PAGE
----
31 January 2018, Sweetcrude, Lagos – Nigeria is now about 70 percent compliant on gas flare exit, Minister of State for Petroleum Resources, Dr. Ibe Kachikwu, has disclosed.
The implication of this is that Nigeria is now utilising about 70 percent of the gas produced by oil firms in the process of crude oil production in one form or the other, including liquefaction and export, supply to power generating plants and for re-injection; while only about 30 percent is flared.
Revealing this in the latest edition of the Organisation of the Petroleum Exporting Countries, OPEC, Bulletin for December 2017-January 2018, Kachikwu said the plan by the Federal Government is “to take away the remaining 30 percent within the 2020 deadline”.
The Nigerian government had previously set 2020 deadline to end gas flaring, which is ten years ahead of the 2030 deadline set by the United Nations for the world to exit gas flaring.
Nigeria was previously the worst gas flaring nation in the world after Russia, but a number of Clean Development Mechanism, CDM, projects aimed at appropriate gas utilisation have helped the country improve its standing in the global gas flaring chart to the sixth position.
In the process of flaring the gas, Nigeria has been incurring losses in terms of revenue that would have accrued from the flared gas.
For instance, data released by the Nigerian National Petroleum Corporation, NNPC, in its Monthly Financial and Operations Report for September last year showed that the country lost $76.59 million (about N23.74 billion) in that month as oil and gas companies operating in the country flared 25.53 billion standard cubic feet, SCF, of gas in the month.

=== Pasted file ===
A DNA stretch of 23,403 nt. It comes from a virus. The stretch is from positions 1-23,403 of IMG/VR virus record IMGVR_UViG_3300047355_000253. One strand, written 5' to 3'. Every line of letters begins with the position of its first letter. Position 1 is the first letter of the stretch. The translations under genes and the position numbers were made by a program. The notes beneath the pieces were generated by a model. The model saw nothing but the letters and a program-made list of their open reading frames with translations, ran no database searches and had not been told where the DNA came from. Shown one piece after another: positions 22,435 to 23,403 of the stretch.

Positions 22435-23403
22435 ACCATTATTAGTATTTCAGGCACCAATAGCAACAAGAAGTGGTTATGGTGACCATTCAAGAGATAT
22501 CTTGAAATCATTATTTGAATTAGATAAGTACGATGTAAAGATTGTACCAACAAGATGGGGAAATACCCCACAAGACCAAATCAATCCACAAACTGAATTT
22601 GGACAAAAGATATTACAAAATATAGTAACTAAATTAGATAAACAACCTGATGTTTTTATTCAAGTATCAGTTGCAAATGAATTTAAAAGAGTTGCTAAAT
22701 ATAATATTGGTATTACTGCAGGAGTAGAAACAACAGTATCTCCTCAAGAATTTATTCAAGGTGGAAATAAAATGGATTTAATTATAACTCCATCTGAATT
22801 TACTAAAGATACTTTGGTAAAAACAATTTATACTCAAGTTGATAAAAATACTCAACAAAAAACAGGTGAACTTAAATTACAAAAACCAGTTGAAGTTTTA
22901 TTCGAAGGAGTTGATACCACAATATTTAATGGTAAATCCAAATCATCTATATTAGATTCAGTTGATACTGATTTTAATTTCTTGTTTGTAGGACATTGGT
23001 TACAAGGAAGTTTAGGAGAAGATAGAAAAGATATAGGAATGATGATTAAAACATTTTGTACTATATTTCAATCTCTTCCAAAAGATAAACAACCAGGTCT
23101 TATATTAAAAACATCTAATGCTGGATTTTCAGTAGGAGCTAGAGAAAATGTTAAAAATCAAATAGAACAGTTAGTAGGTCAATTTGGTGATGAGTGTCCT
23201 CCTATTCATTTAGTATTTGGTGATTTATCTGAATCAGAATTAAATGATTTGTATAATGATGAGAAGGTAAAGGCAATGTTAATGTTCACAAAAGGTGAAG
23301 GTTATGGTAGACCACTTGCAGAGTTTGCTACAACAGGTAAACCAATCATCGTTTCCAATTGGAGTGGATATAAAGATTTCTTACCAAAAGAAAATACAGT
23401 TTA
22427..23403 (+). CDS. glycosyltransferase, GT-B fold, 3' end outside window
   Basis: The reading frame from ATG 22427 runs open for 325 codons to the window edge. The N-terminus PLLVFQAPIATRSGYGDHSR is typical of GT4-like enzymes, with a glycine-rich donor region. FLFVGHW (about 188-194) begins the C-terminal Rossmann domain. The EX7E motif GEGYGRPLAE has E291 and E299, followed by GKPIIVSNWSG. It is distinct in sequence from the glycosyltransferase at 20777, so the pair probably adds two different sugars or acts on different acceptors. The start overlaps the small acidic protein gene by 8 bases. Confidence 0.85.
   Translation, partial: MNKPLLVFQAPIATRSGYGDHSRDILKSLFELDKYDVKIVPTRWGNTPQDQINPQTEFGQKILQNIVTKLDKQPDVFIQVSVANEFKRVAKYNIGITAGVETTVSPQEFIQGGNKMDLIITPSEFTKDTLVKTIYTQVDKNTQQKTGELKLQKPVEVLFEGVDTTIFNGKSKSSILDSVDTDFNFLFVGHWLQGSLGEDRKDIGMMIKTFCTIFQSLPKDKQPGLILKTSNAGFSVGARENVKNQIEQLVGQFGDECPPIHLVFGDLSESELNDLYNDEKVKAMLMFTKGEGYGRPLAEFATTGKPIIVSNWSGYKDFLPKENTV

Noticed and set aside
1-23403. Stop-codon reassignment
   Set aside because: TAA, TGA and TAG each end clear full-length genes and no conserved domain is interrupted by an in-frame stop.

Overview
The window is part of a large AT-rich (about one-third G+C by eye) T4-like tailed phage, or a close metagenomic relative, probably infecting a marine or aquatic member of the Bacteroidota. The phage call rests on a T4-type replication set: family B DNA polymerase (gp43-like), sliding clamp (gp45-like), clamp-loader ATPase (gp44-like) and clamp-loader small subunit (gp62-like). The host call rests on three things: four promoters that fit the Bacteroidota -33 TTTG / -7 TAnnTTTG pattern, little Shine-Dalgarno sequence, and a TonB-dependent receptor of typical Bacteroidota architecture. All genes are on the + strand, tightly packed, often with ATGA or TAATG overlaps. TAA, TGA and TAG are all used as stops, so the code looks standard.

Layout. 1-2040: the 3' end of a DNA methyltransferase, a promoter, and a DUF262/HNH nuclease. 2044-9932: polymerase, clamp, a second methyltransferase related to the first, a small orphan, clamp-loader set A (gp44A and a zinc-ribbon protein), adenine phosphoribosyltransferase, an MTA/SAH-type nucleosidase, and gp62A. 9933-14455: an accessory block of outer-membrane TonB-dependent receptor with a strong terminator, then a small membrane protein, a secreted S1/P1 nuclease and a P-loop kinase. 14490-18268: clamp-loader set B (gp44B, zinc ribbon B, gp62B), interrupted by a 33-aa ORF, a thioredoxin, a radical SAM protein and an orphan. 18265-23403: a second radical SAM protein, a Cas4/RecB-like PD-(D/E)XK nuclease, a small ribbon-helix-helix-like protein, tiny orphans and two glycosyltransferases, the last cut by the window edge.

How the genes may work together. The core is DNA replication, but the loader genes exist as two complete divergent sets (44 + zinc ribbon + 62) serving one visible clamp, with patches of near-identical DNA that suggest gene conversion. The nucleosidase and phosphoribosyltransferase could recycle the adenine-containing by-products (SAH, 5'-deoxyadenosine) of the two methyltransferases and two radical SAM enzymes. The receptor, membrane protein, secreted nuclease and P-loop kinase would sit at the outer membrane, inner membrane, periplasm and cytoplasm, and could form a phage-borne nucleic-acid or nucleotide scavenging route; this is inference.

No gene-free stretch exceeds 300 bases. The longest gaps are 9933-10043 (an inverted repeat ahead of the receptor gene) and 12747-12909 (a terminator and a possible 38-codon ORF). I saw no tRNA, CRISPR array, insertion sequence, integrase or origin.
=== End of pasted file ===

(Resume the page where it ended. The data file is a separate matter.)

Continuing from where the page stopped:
Kachikwu also disclosed that as part of efforts to effectively harness the nation’s abundant natural gas resources, the government would shift focus from oil to gas this year,
The minister, who who did not give further details on this plan, described Nigeria as a gas nation on account of its vast natural gas reserves, which totals over 190 trillion standard cubic feet.
“(In terms of) gas policy, we are going to try and change our dynamics from being an oil-producing country to being a gas producing country, because that is really what we are,” he said, adding: “Now we need to move from policies to directives”.
The government last month announced the existence of 178 gas flare sites in the country as it lamented “the burning of money that would have been used to generate wealth, create employment and also generate electricity for the people”.
“In this country, right now, we have 178 gas flare sites, of the 16,000 that we have globally in 19 countries. Daily, we flare around 755 million standard cubic feet per day. You can imagine how much we lose as a country, the carbon credit we would have gotten from this, the electricity we would have generated, the LPGs (liquefied petroleum gas) and the likes of those, even if they had have to go to any of the LNG (liquefied petroleum gas) trains,” a representative of the minister said at the Gas Buyers’ Forum, organised by the Gas Aggregation Company of Nigeria in Abuja.